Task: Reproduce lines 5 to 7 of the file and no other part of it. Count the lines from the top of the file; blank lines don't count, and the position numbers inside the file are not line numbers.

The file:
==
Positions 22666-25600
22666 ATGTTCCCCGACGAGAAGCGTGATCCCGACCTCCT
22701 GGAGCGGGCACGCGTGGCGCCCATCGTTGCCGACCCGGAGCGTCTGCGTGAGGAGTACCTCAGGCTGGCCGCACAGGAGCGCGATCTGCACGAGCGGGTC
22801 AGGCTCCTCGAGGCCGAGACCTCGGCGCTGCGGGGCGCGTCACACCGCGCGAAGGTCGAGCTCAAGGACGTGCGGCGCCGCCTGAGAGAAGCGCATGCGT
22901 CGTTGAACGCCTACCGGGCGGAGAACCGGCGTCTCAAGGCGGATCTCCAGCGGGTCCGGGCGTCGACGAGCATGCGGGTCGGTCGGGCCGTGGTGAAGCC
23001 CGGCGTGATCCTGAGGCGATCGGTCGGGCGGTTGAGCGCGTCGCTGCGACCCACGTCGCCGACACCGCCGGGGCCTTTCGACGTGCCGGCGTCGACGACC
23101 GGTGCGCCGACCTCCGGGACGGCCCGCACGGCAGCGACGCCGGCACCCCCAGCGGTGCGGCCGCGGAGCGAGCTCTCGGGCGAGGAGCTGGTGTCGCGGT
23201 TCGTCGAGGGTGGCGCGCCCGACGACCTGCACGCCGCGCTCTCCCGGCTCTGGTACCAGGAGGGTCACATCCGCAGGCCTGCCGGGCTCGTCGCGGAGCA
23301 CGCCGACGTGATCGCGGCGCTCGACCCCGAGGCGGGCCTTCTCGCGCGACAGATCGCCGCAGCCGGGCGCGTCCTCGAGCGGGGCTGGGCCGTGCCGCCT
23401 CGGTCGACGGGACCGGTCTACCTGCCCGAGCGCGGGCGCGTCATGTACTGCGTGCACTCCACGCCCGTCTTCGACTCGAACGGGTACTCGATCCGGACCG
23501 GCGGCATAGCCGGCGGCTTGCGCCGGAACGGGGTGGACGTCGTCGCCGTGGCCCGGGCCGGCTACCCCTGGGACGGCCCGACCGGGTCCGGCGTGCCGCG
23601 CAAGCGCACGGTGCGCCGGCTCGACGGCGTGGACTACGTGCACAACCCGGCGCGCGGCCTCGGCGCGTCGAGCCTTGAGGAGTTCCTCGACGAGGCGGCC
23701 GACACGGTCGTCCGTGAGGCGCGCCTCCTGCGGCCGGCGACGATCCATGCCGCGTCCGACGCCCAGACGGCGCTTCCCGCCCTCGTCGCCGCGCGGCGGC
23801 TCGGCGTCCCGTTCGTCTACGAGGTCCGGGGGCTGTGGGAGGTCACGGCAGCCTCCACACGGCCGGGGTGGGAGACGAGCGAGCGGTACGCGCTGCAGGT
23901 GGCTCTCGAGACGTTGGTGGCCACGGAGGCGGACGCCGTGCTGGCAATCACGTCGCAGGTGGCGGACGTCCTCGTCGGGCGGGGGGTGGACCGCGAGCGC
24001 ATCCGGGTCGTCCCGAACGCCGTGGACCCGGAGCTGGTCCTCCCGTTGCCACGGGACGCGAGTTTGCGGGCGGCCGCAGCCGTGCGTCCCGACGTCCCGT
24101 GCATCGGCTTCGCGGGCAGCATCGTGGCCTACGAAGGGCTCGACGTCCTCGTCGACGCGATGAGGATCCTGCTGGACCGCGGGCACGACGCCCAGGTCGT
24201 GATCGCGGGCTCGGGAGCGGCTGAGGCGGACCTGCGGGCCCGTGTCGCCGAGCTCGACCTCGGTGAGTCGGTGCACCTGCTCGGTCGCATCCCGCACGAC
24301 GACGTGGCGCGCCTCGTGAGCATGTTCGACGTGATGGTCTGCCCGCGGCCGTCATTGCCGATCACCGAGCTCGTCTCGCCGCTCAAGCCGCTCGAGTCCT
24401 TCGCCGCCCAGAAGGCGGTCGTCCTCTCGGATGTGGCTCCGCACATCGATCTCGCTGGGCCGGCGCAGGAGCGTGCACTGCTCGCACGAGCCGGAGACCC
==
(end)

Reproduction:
22901 CGTTGAACGCCTACCGGGCGGAGAACCGGCGTCTCAAGGCGGATCTCCAGCGGGTCCGGGCGTCGACGAGCATGCGGGTCGGTCGGGCCGTGGTGAAGCC
23001 CGGCGTGATCCTGAGGCGATCGGTCGGGCGGTTGAGCGCGTCGCTGCGACCCACGTCGCCGACACCGCCGGGGCCTTTCGACGTGCCGGCGTCGACGACC
23101 GGTGCGCCGACCTCCGGGACGGCCCGCACGGCAGCGACGCCGGCACCCCCAGCGGTGCGGCCGCGGAGCGAGCTCTCGGGCGAGGAGCTGGTGTCGCGGT